Mud fever

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Dermatophilus congolensis, a causative agent of mud fever

Mud fever, also known as scratches or pastern dermatitis, is a group of diseases of horses causing irritation and dermatitis in the lower limbs of horses. Often caused by a mixture of bacteria, typically Dermatophilus congolensis, and Staphylococcus spp, mud fever can also be caused by fungal organisms (dermatophytes). Photosensitization, chorioptic mange mites, contact dermatitis and other conditions also contribute to some cases. This condition is also known as dew poisoning, grease, grease heel, or greasy heel.

Cause[edit]

Mud fever is caused by an infection of the skin by bacteria, including Dermatophilus congolensis, and often Staphylococcus spp. Dermatophytes (fungal organisms such as Malassezia or Trichophyton) can also contribute, as can chorioptic mange mites. Photosensitivity or irritant contact may contribute in certain cases. Rarely, vasculitis can cause continued inflammation.[1]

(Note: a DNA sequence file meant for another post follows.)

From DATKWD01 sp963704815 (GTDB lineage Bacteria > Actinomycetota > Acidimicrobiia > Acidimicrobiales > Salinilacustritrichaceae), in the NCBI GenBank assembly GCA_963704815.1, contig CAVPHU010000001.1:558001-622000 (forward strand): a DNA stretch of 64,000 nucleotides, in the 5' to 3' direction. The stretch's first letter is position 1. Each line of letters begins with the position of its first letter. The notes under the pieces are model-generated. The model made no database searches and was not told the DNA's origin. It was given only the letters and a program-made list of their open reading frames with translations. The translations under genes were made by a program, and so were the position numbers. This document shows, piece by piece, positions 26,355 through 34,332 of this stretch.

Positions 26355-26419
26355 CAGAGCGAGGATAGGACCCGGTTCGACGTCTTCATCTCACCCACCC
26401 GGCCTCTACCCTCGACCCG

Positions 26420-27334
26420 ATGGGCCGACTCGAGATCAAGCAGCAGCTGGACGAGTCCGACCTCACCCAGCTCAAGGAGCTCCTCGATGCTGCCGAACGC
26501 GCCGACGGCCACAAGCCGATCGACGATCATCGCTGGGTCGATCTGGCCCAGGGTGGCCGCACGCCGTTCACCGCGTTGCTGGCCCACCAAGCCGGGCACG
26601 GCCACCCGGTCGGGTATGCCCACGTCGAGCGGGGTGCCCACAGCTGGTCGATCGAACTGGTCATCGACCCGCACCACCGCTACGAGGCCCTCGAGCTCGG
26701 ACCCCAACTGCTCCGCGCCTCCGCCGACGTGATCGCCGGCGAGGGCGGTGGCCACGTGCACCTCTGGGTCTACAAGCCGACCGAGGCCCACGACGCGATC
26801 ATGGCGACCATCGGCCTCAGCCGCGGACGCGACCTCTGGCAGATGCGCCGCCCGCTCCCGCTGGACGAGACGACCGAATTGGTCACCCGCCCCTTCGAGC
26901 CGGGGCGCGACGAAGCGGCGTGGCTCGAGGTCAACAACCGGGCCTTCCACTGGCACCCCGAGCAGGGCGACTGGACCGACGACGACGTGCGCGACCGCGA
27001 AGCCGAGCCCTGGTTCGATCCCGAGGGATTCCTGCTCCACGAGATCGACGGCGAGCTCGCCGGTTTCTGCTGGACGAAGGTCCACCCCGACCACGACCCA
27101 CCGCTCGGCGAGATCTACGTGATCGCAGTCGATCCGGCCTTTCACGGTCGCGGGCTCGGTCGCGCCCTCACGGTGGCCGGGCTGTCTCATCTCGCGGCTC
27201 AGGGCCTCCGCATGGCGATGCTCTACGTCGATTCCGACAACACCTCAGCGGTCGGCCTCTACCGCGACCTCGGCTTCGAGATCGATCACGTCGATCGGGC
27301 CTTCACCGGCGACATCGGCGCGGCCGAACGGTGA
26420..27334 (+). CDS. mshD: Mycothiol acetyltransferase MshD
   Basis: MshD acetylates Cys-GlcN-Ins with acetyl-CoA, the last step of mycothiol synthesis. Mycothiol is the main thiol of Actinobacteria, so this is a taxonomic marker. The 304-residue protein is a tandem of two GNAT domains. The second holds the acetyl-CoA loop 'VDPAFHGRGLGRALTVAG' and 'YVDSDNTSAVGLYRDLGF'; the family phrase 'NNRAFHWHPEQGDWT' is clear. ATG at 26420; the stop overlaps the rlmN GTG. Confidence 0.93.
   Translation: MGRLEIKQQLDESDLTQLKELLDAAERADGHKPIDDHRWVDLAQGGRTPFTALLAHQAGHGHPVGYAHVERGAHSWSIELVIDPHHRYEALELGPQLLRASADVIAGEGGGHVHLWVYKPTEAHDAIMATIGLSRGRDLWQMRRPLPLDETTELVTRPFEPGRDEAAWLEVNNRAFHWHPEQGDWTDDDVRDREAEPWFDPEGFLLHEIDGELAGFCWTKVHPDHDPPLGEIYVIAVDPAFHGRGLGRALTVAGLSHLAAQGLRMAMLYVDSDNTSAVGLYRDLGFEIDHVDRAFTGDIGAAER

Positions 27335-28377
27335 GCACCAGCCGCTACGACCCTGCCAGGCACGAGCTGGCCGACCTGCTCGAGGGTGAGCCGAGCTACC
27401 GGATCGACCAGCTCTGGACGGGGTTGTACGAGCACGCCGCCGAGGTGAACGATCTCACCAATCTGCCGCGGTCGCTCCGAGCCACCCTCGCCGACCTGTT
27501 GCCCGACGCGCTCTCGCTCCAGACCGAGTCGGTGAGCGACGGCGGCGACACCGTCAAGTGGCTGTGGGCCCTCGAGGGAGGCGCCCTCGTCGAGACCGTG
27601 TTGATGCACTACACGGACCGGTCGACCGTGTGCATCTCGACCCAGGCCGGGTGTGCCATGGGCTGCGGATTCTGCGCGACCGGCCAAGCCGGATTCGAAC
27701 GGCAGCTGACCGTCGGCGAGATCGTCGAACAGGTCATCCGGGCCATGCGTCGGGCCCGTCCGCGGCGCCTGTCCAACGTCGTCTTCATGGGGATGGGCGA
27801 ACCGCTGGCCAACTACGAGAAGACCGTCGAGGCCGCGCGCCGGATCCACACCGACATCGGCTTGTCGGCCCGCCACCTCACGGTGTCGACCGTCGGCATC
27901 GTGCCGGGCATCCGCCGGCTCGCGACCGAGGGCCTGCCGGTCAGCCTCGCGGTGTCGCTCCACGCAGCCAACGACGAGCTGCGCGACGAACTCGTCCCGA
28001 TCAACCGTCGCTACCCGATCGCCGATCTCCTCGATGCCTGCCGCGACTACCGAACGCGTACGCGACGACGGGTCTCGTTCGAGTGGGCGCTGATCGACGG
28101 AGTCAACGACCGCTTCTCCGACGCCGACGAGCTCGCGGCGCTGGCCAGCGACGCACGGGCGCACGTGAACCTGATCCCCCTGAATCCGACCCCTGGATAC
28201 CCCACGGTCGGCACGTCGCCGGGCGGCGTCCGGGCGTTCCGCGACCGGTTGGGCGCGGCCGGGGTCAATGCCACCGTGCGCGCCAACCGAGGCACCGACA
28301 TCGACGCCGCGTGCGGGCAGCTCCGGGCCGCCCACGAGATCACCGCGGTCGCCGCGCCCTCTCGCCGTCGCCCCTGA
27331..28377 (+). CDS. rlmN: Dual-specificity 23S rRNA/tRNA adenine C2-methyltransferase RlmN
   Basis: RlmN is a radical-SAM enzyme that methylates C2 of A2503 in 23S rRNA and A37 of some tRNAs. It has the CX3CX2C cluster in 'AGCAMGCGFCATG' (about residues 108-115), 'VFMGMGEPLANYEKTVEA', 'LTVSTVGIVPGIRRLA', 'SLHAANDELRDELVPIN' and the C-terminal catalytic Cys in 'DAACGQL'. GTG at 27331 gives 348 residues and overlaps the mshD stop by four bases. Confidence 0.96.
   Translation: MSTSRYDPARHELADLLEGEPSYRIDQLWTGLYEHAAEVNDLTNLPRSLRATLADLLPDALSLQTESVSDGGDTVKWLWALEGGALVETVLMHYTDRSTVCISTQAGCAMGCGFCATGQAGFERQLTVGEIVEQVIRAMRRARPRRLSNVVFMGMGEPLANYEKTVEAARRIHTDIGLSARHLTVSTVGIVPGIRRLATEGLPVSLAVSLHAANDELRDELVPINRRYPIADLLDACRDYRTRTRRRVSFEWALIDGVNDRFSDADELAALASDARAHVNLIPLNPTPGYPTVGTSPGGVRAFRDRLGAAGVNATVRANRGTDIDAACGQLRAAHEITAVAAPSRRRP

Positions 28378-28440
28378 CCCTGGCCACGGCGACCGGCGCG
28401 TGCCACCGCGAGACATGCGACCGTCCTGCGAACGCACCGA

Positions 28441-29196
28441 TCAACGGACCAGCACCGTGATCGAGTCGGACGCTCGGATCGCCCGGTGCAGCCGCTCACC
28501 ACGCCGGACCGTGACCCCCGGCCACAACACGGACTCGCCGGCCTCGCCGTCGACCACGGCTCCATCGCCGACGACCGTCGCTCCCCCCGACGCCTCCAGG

See also[edit]

References[edit]

  1. ^ Pascoe, Reginald R.; Knottenbelt, Derek C. (1999). "Iatrogenic and Idiopathic Disorders". Manual of Equine Dermatology. Elsevier Health Sciences. p. 202. ISBN 0-7020-1968-2. Retrieved 2008-05-31.

External links[edit]

  • VetSci – Mud Fever Infographic
  • ArcaNatura – Guide to Visually Diagnosing Clinical Signs of Scratches